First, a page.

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Your Intuition is Wrong – A/B Testing Results that Surprised the Experts

One of the things I absolutely love about split testing is its inherent ability to humble opinions of even the most seasoned testers. Sometimes even the most well researched hypotheses fail.

This is the strongest reason why companies must test everything from offer copy to page design, instead of relying on gut instinct or personal preferences. In this post, I’ll share some case studies that either saw huge opinion disparity among the WhichTestWon community, or whose results absolutely shocked our editorial team and Testing Awards’ judges.

Social Proof Is Not the End-All-Be-All

Can you guess which of these two versions of an in-line form generated more opt-ins for a well-known Web design blog?

With social proofWithout social proof

As of today, 71% of the WhichTestWon community picked the version on the left – the one with social proof copy – as the winner. When I present this test to live audiences at conferences, usually 90-95% of attendees pick the social proof version.

However, they are all wrong. The variation at the left — without the subscriber count — saw 122% more newsletter opt-ins than its social proof counterpart. In a world where we are jaded by the user counts of Facebook, Twitter, etc…it seems that 14k visitors wasn’t compelling enough to get prospects to act.

Normally we see companies just add social proof without testing it because virtually every blog post and ‘social media expert’ has told them it will help conversions. Thankfully the team at this site tested this before implementation, or they would have missed out on a lot of opt-ins – more than double the opt-ins in fact.

Don’t get me wrong, there is a ton of value in social proof. For one, it is great at reducing a visitor’s anxiety and can give your brand a sense of authority. The trick is finding out where it is best to publish your social stats and what exactly is worth sharing. Should you post newsletter subscribers, Facebook likes, awards, or all of the above? Simply put: test it out. Never add something blindly; you don’t know how it will impact the bottom line.

Still not convinced? A VWO customer saw a similar result recently on its product page. Read the whole story here.

Icons May Be Trending, but they Might Hurt Conversions

Icons have been making a major comeback in web design. Overall, icons have been useful, especially when they are used as a replacement for bullets in stylized lists. The team at wanted to find out whether icons would be a useful navigational tool…the results surprised them.

Here are the two versions of the header they tested, one with icons and one without:

Without icons
With icons

The challenger variation included icons that represented different category pages on the site. The team believed that an increased focus on navigation with their most visited categories would increase interactions and sales. However, the version without the icons saw 21% more product purchases.

Why? We suspect that although the icons provided a sleek navigation pane, overall they likely added more clutter that confused the visitor.

Security Seal on a Lead Gen Form Test

The highest point of friction on any lead generation page is the form itself. You need to identify the optimal number of form fields, choose an intuitive design, and add visible privacy policies and/or security icons to reduce anxiety.

These are well-known best practices that all lead gen marketers understand… and that’s probably why 74% of the WhichTestWon community guessed the wrong winner for this A/B test.

Without trust seal
With trust seal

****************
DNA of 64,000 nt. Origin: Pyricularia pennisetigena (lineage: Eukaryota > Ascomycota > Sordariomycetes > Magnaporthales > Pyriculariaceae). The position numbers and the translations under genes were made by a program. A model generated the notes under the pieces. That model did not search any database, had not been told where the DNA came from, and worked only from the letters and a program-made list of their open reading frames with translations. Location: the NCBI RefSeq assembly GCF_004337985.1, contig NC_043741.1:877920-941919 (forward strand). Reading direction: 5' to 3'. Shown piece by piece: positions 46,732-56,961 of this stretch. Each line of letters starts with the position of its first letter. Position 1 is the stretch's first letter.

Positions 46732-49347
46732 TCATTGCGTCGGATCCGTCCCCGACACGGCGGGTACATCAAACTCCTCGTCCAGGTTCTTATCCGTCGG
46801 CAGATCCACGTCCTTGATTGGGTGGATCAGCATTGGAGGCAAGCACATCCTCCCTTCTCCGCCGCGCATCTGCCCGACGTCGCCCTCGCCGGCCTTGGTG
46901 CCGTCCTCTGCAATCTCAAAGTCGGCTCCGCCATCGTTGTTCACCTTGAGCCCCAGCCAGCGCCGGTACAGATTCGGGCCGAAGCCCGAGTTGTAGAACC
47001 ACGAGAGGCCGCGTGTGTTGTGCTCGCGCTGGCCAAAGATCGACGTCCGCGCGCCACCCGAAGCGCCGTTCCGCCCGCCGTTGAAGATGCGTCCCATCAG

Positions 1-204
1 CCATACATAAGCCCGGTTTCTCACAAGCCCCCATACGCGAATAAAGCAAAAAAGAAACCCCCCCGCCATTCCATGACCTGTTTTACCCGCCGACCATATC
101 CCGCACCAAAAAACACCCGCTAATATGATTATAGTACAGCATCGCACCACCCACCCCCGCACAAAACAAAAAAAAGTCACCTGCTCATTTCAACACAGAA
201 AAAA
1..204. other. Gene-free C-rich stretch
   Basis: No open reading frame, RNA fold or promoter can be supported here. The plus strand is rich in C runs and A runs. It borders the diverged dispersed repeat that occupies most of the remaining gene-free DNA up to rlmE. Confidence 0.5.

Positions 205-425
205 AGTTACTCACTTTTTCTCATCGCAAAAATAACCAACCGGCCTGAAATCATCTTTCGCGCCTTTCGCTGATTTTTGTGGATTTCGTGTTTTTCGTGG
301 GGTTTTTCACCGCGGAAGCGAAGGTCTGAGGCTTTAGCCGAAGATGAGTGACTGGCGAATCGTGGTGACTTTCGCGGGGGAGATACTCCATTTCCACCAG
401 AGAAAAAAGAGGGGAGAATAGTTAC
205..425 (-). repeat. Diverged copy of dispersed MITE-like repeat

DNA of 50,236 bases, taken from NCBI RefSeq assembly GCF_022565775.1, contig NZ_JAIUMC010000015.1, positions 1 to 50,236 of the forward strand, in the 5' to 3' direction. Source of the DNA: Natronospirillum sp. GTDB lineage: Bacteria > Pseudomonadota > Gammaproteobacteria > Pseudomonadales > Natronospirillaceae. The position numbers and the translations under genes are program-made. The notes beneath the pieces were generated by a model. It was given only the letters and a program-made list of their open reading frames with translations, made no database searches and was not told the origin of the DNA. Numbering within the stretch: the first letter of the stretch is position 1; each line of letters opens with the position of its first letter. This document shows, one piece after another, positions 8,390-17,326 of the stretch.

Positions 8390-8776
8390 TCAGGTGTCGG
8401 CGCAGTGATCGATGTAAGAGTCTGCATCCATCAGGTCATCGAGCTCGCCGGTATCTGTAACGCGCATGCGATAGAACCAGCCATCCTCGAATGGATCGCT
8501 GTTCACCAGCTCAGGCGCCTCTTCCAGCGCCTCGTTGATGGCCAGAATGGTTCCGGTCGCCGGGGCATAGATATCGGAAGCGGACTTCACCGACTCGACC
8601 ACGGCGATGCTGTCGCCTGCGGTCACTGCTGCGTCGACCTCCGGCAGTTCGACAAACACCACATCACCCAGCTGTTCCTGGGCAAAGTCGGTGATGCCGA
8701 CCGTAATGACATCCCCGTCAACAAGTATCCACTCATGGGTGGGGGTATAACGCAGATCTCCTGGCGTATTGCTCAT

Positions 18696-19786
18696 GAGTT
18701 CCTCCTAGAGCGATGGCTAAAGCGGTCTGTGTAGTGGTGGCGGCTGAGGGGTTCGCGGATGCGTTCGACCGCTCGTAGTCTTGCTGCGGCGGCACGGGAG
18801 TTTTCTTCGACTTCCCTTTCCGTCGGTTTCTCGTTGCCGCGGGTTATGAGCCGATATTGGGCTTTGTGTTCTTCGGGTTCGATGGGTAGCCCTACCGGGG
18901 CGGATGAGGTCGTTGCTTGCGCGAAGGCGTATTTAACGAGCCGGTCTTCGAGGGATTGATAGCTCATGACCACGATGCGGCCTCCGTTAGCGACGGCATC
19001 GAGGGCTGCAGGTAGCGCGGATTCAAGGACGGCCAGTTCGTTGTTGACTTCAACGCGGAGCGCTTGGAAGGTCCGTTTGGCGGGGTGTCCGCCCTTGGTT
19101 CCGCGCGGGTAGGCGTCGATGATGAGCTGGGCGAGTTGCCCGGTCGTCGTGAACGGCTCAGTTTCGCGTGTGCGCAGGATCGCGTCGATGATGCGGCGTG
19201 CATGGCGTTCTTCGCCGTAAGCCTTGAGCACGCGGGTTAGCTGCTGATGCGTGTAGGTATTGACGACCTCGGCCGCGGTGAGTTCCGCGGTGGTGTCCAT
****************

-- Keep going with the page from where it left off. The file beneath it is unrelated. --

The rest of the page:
The variation without the TRUSTe logo got 12.6% more completed forms. Yes, the ‘submit’ button did shrink to accommodate the TRUSTe logo; but, we strongly suspect the primary cause for this lift has to do with the logo itself.

Trust seals can be essential to your conversion rate; the real trick is knowing where and when to place them.

In this particular circumstance, the TRUSTe logo was the wrong security seal at the wrong time. Visitors are used to seeing this seal, and others like it, directly in a shopping cart; not on a top funnel lead generation form. It’s quite likely that many of them suspected a payment transaction when they saw the trust seal here.

Instead of using a security seal, the team could have tested providing assurance by adding a simple fine-print text link to the privacy policy.

Remember, context is the key!

If Your Conversion Rates are Falling, Put on a Happy Face?

CRO specialists and designers love using faces! I get it; faces are the first thing the eye identifies when it looks at a web page. Numerous eye tracking studies support this claim.

However, sometimes a human face can be too much of a distraction. So, you need to test when you add faces to your page to make sure they aren’t competing with your important headlines and calls to actions (CTAs).

Here’s an example:

Without human face
With human face

The version without the image won 24% more form completions. This wasn’t a perfectly clean test. There were some slight alterations in copy but nothing too dramatic. To tell you the truth, I’m more of a fan of the story behind this test than the actual unexpected results. However, it’s not the first or the last test we’ve seen where removing a face increased conversions.

By the way: I am happy that the team used the photo of an actual employee rather than a stock photo. Models and stock photos tend to get even worse conversions than “real” people.

What’s perhaps most amazing is that at the time of this split test HubSpot was about to make it a mandatory practice to include a person’s image on each of their landing pages. On some level this makes sense, they had found that some of their pages performed better with people’s pictures. However, what’s true for some pages may not always be true for all pages. Luckily, this test casted a seed of doubt and the company changed their design mandate.

Before you create any new landing page or design policies, please test beforehand…you have no idea just how many conversions you could leave on the table.